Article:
My heart still grieves for my bright and enthusiastic journalist colleague, Mahalaxmi Hariharan, who lost her life in a drowning accident two years ago…
She was with her her husband and friends river rafting in Kundalika River. Tragically, the raft overturned, due to a sudden rise in water levels. While the others survived, the expedition turned out to be fatal for her.
I still recall how several years ago when I was covering a story at Khandala, I noticed two young men running down a small hill wildly gesticulating at me. Overcome with fear and helplessness, they said, that while taking a few pictures at a waterfall, one of their friends was suddenly washed away by the fury of the waterfall. All I could do to help, was to take them to the police station in my car. I still remember the incident though and vividly.
What is more agonising, is the stark truth, that tragic incidents like these are not rare cases of people losing their lives during the monsoons. They repeating with heart-wrenching regularity year after year.
The classic paradox of nature.
The Sahyadri Hills around Pune magically transform into bewitching beauties with clouds kissing their hills. Their majestic waterfalls gushing through their bosoms and the lush greenery adding the raindrop laden cold breeze.
This enchanting landscape beckons thousands of youngsters, to rejoice in the rain at the head and foot of large waterfalls and more recently on rafting and boat expeditions.
And, it is in this celebration that danger lurks…
The danger is of course being further accentuated by the reckless behaviour displayed at these locations or at times, the lack of adequate safety measures (by the organisations managing river rafting expeditions etc) as in the case of Mahalaxmi’s accident.
One of the major epicentres of these accidents is the Bhushi Dam in Lonavala that has witnessed drowning deaths every year for the past two decades!
The weekends see over a lakh revellers, most in their youth swoop down on the twin hill stations of Lonavala-Khandala.
The brimming lakes of Khadakvasla, Panshet and areas like Malshej and Tamhini Ghats are patronised by the young to revel in the rains. Unfortunately, it isn’t only about enjoying the sights and experience but the reckless behaviour that makes these trips potentially life threatening.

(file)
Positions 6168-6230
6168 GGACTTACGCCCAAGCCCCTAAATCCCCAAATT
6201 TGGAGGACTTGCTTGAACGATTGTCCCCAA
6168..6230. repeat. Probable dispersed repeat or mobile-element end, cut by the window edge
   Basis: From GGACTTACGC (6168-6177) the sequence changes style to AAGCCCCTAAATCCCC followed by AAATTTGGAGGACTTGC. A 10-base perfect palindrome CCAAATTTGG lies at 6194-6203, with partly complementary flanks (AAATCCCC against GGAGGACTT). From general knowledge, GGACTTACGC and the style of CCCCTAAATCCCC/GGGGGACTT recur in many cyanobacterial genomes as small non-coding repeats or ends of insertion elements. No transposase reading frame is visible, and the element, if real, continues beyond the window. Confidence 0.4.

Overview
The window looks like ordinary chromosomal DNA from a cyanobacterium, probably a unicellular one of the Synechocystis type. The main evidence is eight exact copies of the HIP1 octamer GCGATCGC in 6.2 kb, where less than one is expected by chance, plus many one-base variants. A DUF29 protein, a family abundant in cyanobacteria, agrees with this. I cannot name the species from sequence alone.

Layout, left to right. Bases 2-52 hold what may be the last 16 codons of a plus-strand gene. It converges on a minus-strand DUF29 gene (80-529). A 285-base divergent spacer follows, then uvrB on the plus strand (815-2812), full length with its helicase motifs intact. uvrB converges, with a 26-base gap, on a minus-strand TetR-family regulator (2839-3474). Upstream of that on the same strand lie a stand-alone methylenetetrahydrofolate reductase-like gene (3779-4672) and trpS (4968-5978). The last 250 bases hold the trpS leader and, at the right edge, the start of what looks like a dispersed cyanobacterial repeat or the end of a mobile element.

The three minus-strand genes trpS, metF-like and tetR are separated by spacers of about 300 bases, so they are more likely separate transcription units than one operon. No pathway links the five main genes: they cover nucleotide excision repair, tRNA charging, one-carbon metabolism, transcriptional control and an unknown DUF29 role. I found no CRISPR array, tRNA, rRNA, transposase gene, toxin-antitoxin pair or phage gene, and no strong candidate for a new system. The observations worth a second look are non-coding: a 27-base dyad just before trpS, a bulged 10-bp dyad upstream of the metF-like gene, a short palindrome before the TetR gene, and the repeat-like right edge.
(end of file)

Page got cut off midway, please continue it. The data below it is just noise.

Binge drinking and the selfie craze at these locations often lead to loss of balance and control leading to drowning and fatal falls. Often it is the foolhardy courageous attempt to swim in choppy waters without realising the fury of the currents that can pull you in once for all. More often than once, it is too late to even seek help and yet another tragedy occurs.
I have covered the initiatives and relentless efforts made by the Lonavala Police using social awareness and stern implementation. Yet, caution is thrown to the winds, in the name of pleasure and enjoyment.
Take the case of Goa where I have seen constant patrolling by jeeps, cautioning people on the beaches to stay away from the choppy waters. Despite this, most continue to be in the waters during the high tide.
I was shocked by their audacity and recklessness, but that’s the mentality of many revellers. They pay no heed to even official warnings.
It is pertinent to mention here that several fly-by-night operators organise boating and river rafting expeditions with little regard for safety.
River Rafting is an intense activity and comprehensive orientation and training must be imparted to those who sign up, Yet, several organisers hardly care for basic safety guidelines.
Also, the sudden rise in water levels in rivers is often due to release of water from the dams so it is the duty of the organisers to be in touch with the authorities to know exactly when water is going to be released.
Similarly, it is the duty of the authorities to ban rafting and boating expeditions in precarious conditions. It is also the duty of revellers to find out what they are in for and weigh the dangers carefully before signing up.
Most of them depend solely on operator websites which visually portray a perfect experience, yet, in reality, it is often conducted without enough safety measures in place.
Yes. it is nice to be outdoors and enjoy the wonderful monsoon and the beauty of mother nature, but it is equally important to stay aware of the dangers and revel with caution and respect for natures unpredictability…
That's Vinita Deshmukh, Senior journalist and RTI activist who believes in journalism that reflects the views and needs of the common man.
Get Real And Stay Relevant says Vinita,
Latest posts by Vinita Deshmukh (see all)
- #VinitasPune – Chai Ho Toh Pune Jaisa! - August 15, 2018
- #VinitasPune – When Will Our City See Reason And Stop Burning? - August 8, 2018
- #VinitasPune: Resolve These Issues Before Calling Yourself A #SmartCity - August 1, 2018